Of the experiment I can only say that I'm not quite sure what you've tested. To start with, why do the phones need to be able to produce many frequencies in order to produce a clean signal at a certain frequency?

 

CSDs are visualizations of the Impulse Response. One may be able to tell some ringing and frequency response issues from the IR, but it's much easier to visualize these issues using CSD and FR plots.

 

One can derive the Impulse Response using MLS or frequency sweeps. Just two different methodologies which should yield similar results.


Edited by ultrabike - 10/15/12 at 1:28pm
post #848 of 937

Thanks for the clarification, super.

 

Two vintage orthos. Graphs are on raw data, so the frequency response is not going to be totally spot on.

 

KWH HOK 80-1 (modded)

 

Yamaha HP-50S (unmodded)

(My software didn't spot the long ridge for some reason and so it's not annotated on the graph, but it's more or less in the same place as the smaller ridge in the modded version below.)

 

Yamaha HP-50S (modded)

 

Yamaha HP-50S (ortho bass hump modded out via EQ, i.e. no physical modding)

post #849 of 937

Convolution test.

 

KWH HOK 80-1 convolved with the difference between its response and the response of the physically modded Yamaha HP-50S. Or rather, the MLS test tone was convolved with that difference, then fed into the HOK and measured in the normal way

 

The modded HP-50S, for reference

 

The convolution has some noise issues, but I think it's partly because I don't know what I'm doing. The sound was good (convolving a song to test it out), but had some pre-echo.

post #850 of 937

Seems you may have issues with the phase, which may explain pre-echo... Dunno. Your results look pretty good, however, AFAIK convolution in the time domain is multiplication in the frequency domain.

 

How about doing the KWH HOK 80-1 convolved with the ratio between the FR response of the physically modded Yamaha HP-50S and its FR response. That is, you'll need the ratio of the FR magnitudes and the difference of the FR phase responses. Then obtain the IR of that, and convolve it with the KWH HOK 80-1...
 


Edited by ultrabike - 10/16/12 at 10:20am
post #851 of 937

Convolution test 2.

 

Taking the difference between the quite bad response of some cheap Creative stock buds and the relatively good response of the AKG K 314. Convolving the Creative response by that difference (i.e. measuring them with a convolved MLS signal).

 

Creative stock buds, stock response:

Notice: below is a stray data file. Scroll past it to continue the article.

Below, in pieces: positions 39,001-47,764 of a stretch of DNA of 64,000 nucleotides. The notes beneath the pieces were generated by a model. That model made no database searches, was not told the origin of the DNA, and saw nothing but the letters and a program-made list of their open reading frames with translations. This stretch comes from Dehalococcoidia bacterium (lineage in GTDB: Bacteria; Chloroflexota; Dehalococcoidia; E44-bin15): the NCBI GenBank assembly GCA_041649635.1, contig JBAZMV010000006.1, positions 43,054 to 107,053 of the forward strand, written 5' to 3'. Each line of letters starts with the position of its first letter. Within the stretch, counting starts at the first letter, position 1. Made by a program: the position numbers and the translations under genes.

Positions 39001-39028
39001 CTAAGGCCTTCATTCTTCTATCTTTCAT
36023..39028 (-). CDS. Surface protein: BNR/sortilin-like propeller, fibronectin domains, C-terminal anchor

AKG K 314:

 

Creative stock buds convolved:

 

The noise issues from the first test were solved to some degree.

 

Based on doing a few minutes of direct comparisons on one song (so not very thorough), the sound is similar between the K 314 and the convolved Creative. The biggest difference comes from adjusting the physical fit on the Creatives, since their bud shape isn't exactly the same as that of the AKG.


Edited by vid - 10/16/12 at 5:06pm
post #852 of 937

LOL! If you took the difference in the dB scale that is already a multiplication in linear scale... Sorry about that, and your results with the Creative buds are impressive. Very good job!

post #853 of 937
Quote:
Originally Posted by Joe Bloggs View Post

I'm still hoping to see more CSD graphs of impulse response convolved with their minimum phase inverse filter, such as posted by xnor.  As has been pointed out before much of the "ringing" we see is just a consequence of the frequency magnitude response.  A CSD graph of the impulse response with the magnitude corrected to flat would let us separate actual non-minimum phase ringing from the FR-induced "ringing" that can just be EQed out.

Remember you asked for a guide on how to do this vid? What you are doing now is already close to what I was suggesting. You are convolving phone A with the FR difference between phone A and B. What I want to see is just phone A convolved with the FR difference between phone A itself and a flat response. And this convolution filter should be minimum phase rather than linear phase. You can re-measure the phones with the filter in place like you are doing now, or (what I'd prefer) convolve the filter directly with the impulse response of the original measurement and plot a CSD of the result.
post #854 of 937
Quote:
Originally Posted by Joe Bloggs View Post

What I want to see is just phone A convolved with the FR difference between phone A itself and a flat response.

 

 

AKG K 314 convolved with its inverse. The convolution was applied to the MLS test tone, fed into the phones and measured. I created the conv filter from an earlier measurement, thus you see some effects of positioning. (Ignore the ridge markers at the bottom, forgot to take them off the template.)

 

Can't say whether it's minimum phase or not, but the sound is curious in a neat way.


Edited by vid - 10/16/12 at 8:26pm
post #855 of 937
Quote:
Originally Posted by vid View Post

 

 

AKG K 314 convolved with its inverse. The convolution was applied to the MLS test tone, fed into the phones and measured. I created the conv filter from an earlier measurement, thus you see some effects of positioning. (Ignore the ridge markers at the bottom, forgot to take them off the template.)

 

Can't say whether it's minimum phase or not, but the sound is curious in a neat way.

 

Seems like the ridge around 10k is difficult, but obviously the CSD cleaned up a bit!


Edited by ultrabike - 10/16/12 at 10:12pm